Jeremy was the proud founder of a tourist guide business, a Wyoming-based LLC that offered guided hiking tours in the Rocky Mountains. After 5 years of growing the business, Jeremy decided it was time to close up shop and move on to new ventures.
In his haste to wrap things up, Jeremy failed to properly file dissolution paperwork with the Secretary of State. He also neglected to terminate the expensive commercial lease on his retail shop, which had several years left on the term. By not formally notifying the landlord, Jeremy remained personally liable for the remainder of the lease.
Six months after closing down operations, Jeremy was slapped with a lawsuit by the landlord seeking $75,000 for breaking the lease agreement. Because the LLC was never formally dissolved, the landlord was able to go after Jeremy personally. On top of the massive lease lawsuit, Jeremy also learned he was delinquent on two years worth of state taxes that were never filed for Adventure Treks.
With sizeable bills mounting against him, Jeremy’s personal assets were put at risk. His savings were drained entirely by legal fees and lease payments owed. The financial stress also took a toll on Jeremy’s mental health and personal relationships.
After settling the debts, Jeremy learned the hard way how important it is to correctly wrap up business affairs when closing an LLC. By not filing dissolution paperwork or meeting remaining obligations, he faced major legal and financial consequences. Jeremy wished he had taken the proper steps to terminate contracts, pay taxes, and notify the state before abandoning his Wyoming business.
Properly closing your LLC takes time and diligence upfront, but saves massive headaches down the road. Jeremy’s painful experience is a cautionary tale for all business owners looking to dissolve their companies. Don’t wind up with lingering liabilities that come back to haunt you!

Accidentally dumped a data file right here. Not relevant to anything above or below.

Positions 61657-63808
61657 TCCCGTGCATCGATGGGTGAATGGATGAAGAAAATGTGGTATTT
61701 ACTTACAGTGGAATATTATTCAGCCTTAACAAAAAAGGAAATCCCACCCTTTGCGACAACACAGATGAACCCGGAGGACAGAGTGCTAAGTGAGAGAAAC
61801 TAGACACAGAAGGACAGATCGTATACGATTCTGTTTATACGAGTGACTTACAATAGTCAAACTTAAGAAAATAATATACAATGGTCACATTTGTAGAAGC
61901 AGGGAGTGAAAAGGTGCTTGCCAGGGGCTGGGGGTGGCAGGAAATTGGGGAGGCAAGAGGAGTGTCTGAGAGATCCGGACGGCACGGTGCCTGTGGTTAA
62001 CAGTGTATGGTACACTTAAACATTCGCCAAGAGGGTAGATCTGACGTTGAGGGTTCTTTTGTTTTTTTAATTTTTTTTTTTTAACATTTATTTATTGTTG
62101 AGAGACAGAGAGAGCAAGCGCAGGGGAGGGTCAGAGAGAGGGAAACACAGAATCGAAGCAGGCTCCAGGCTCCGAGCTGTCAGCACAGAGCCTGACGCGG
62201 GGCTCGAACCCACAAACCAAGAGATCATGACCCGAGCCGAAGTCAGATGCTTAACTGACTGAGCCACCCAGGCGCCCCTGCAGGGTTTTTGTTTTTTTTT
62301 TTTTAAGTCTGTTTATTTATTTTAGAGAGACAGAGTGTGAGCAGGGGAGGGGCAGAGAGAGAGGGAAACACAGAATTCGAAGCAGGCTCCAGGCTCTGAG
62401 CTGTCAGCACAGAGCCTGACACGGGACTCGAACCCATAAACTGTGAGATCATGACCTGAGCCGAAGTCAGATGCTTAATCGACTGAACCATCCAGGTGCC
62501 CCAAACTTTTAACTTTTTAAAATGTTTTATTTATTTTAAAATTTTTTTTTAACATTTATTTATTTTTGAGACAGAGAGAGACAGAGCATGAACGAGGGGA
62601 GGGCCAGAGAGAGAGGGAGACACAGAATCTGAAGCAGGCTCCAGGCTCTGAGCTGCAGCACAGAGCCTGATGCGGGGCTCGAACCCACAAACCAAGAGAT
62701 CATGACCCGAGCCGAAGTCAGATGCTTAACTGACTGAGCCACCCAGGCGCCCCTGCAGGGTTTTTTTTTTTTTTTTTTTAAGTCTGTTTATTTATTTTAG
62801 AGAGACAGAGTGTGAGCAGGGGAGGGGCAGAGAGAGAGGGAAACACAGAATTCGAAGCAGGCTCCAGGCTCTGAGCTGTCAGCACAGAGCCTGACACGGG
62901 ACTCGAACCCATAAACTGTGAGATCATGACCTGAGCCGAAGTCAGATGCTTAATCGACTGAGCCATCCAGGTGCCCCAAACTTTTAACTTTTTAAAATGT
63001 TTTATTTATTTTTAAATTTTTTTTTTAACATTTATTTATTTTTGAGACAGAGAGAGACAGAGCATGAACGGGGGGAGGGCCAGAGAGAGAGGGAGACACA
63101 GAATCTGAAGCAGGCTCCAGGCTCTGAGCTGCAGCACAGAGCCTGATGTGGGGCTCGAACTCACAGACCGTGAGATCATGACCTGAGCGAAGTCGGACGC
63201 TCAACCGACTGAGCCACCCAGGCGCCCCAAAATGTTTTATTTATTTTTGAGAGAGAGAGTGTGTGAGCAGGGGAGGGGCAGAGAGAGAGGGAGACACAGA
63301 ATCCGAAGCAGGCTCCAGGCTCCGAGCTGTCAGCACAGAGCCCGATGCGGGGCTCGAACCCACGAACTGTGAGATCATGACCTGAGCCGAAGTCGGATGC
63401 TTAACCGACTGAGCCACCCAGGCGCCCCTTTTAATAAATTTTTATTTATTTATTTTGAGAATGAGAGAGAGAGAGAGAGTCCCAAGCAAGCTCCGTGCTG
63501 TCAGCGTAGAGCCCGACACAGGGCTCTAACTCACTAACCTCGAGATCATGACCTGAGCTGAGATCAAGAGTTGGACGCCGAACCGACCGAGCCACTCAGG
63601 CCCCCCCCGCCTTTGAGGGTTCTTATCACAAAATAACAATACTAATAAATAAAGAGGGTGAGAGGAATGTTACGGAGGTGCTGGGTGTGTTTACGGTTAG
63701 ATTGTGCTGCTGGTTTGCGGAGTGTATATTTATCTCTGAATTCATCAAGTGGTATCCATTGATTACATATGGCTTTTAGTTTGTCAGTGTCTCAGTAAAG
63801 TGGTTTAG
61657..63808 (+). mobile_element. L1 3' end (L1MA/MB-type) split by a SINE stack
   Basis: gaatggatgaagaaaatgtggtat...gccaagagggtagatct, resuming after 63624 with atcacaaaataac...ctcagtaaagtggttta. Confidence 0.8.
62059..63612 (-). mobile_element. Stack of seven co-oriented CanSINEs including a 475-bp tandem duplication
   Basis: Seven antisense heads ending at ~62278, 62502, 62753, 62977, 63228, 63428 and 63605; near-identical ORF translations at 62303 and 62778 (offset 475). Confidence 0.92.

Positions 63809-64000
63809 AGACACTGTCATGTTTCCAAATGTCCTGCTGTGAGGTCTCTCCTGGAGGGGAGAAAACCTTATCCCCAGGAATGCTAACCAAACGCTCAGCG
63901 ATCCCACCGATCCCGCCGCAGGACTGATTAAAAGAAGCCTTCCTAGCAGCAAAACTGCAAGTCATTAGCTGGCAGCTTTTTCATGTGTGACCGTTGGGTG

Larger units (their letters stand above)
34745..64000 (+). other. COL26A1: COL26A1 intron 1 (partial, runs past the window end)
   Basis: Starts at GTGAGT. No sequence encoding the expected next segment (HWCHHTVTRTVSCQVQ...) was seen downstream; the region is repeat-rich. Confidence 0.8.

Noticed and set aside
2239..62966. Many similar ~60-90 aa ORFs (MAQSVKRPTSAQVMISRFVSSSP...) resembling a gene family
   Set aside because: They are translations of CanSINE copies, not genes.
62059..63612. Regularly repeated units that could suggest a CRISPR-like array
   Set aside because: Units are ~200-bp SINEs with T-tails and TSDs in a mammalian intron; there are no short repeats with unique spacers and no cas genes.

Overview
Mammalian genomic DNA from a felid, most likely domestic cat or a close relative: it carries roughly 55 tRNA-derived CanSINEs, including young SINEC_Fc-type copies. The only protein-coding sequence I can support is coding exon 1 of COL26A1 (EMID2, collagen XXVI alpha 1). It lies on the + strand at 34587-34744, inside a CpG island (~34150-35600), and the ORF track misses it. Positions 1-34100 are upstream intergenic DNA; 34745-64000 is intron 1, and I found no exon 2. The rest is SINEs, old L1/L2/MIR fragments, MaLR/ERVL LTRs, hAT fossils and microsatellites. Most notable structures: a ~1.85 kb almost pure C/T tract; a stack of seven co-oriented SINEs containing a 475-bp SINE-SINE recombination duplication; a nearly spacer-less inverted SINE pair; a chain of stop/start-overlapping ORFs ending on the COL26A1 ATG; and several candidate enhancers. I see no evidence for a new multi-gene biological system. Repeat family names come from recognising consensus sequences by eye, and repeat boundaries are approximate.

Closing your Limited Liability Company (LLC) in Wyoming is an important decision that requires careful planning and execution. In this article, we’ll walk you through the steps to dissolve your Wyoming LLC and avoid future liabilities. The tone of this article is casual, so grab a cup of coffee and let’s get started!
Step 1: Follow Your LLC Operating Agreement
Your LLC’s operating agreement should outline the steps for dissolution. Common dissolution steps include obtaining member approval, recording meeting minutes, and determining the official date of dissolution.
Step 2: Close All Tax Accounts
Although Wyoming does not require a tax clearance certificate before dissolving an LLC, it’s crucial to ensure all business taxes are fulfilled to avoid fines or penalties.
Step 3: Notify Creditors and Settle Debts
Inform all creditors, suppliers, customers, and business partners about the impending dissolution of the LLC. Settle any outstanding debts to avoid legal complications or disputes in the future.
Step 4: Cancel Licenses and Permits
Cancel any licenses, permits, or registrations that the LLC may have acquired during its operation. This includes business licenses, permits for specific activities, and any professional licenses required in Wyoming.
Step 5: File Articles of Dissolution
To officially dissolve your Wyoming LLC, submit the completed Limited Liability Company Articles of Dissolution form to the Wyoming Secretary of State, along with a $60 filing fee. You can file these documents online, by mail, or in person.
Step 6: Distribute Remaining Assets
After dissolving your LLC, distribute any remaining assets among the stakeholders and members.
Step 7: Keep Records
Maintain records of the dissolution process, including meeting minutes, resolutions, and asset distribution. This documentation can help protect you from future liabilities and legal complications.
Step 8: Consider Professional Assistance
If you’re unsure about any aspect of the dissolution process, consider seeking professional assistance from an attorney or a business service provider like ClickDissolve.com.
By following these steps, you can successfully dissolve your Wyoming LLC and avoid future liabilities. Remember, it’s essential to comply with state regulations and fulfill all obligations to protect your reputation and avoid legal complications. Good luck with your next venture!